Ray Price’s legacy in the independent film industry will be remembered for his visionary approach, rebellious spirit and unwavering support for diverse voices in cinema. He leaves behind a lasting impact on the world of indie filmmaking, and his contribution will be fondly remembered by filmmakers and audiences alike.

What happened to Maverick Ray Price?

Maverick Ray Price, a prominent figure in indie filmmaking, died on July 16 of heart failure after a long battle with cancer. The news of his death was confirmed by his longtime partner Meg Madison. Price was a highly respected producer and distributor known for his groundbreaking contributions to the independent film industry.

His film career began in 1972 when he took over the management of the Rialto, a theater in Berkeley. He later co-founded Renaissance Theaters with Allen Michaan, establishing an independent art house chain in the Bay Area. Under Price’s leadership, Renaissance Theaters gained a reputation for its innovative marketing strategies, often redesigning promotional materials to increase the visibility of struggling films.

One of Price’s notable achievements was challenging the prevailing norms in art cinema. While most top distributors have focused on established European and Asian directors, Renaissance Theaters has taken the bold step of programming works by up-and-coming American directors such as Martin Scorsese and John Cassavetes. In addition, the company revitalized films from the studio vaults, giving them a second chance in the market.

In 1988, Price moved to Los Angeles, where he played a key role in founding several distribution companies, including IRS Pictures and First Look Pictures. He also contributed to the theatrical arm of TriMark Entertainment, where he handled distribution and marketing for various independent films.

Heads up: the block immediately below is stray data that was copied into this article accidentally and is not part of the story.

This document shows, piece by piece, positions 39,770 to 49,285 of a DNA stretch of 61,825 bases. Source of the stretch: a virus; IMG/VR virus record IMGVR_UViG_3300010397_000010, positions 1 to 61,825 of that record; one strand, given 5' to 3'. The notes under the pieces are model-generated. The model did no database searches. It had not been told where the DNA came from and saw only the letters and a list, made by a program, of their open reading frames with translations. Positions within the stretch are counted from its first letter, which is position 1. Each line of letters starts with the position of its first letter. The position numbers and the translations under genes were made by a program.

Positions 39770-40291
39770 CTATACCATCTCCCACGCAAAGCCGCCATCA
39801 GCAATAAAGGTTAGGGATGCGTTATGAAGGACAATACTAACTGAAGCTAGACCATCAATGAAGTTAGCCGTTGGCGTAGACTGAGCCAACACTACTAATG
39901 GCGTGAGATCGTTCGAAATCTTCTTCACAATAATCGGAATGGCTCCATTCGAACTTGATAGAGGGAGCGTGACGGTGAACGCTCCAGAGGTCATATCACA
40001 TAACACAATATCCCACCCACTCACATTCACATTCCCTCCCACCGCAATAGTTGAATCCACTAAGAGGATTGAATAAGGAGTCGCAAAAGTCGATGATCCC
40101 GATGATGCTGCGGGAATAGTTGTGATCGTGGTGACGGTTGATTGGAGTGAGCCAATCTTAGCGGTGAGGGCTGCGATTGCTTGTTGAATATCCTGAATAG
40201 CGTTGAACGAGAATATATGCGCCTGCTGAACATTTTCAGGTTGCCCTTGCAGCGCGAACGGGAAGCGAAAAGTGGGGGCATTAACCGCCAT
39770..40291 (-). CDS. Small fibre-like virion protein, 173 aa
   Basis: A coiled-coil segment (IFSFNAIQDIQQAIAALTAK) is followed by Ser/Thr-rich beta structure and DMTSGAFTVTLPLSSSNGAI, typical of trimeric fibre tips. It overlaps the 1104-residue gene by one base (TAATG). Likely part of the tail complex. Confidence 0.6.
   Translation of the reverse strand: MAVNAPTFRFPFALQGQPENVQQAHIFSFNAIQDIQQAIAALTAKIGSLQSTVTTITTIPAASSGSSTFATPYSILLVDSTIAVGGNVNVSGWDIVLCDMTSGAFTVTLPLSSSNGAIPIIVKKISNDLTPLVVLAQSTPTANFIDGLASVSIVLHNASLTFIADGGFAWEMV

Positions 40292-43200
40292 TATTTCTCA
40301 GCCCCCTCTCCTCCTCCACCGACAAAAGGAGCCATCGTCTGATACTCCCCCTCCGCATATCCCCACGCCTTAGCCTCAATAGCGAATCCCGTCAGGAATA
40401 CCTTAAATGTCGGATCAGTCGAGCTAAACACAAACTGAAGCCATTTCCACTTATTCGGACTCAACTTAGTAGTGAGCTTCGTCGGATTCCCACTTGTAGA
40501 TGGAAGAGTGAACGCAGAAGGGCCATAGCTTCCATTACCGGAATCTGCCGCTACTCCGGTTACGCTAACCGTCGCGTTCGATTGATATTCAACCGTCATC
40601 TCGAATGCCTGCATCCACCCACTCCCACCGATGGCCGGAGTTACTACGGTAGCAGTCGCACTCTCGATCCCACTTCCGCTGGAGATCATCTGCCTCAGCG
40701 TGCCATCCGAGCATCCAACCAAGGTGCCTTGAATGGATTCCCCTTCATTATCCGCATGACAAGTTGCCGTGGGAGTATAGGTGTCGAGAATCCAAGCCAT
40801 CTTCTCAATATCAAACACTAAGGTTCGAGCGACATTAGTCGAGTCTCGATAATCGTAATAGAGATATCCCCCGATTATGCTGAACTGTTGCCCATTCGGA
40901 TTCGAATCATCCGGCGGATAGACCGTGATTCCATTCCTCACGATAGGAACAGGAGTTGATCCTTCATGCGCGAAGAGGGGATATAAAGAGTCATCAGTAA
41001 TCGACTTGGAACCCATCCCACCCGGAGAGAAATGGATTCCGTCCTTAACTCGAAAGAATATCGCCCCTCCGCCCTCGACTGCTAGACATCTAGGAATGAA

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Who was Maverick Ray Price?

Maverick Ray Price was a highly respected and influential figure in the indie film world. He was a producer and distributor who played a key role in shaping the independent film industry over several decades. Price began his film career in 1972 when he managed the Rialto, a theater in Berkeley.

He later co-founded Renaissance Theaters with Allen Michaan, establishing an independent art house chain in the Bay Area. Under Price’s leadership, Renaissance Theaters gained recognition for its innovative marketing approaches, often reworking promotional materials to give struggling films a better chance at success.

One of Price’s significant contributions was his willingness to challenge conventional norms in art cinema. While many top distributors focused on established European and Asian auteurs, Renaissance Theaters stood out by programming works by up-and-coming American directors such as Martin Scorsese and John Cassavetes. In addition, the company has breathed new life into films from the studio vaults, re-releasing them to find new audiences.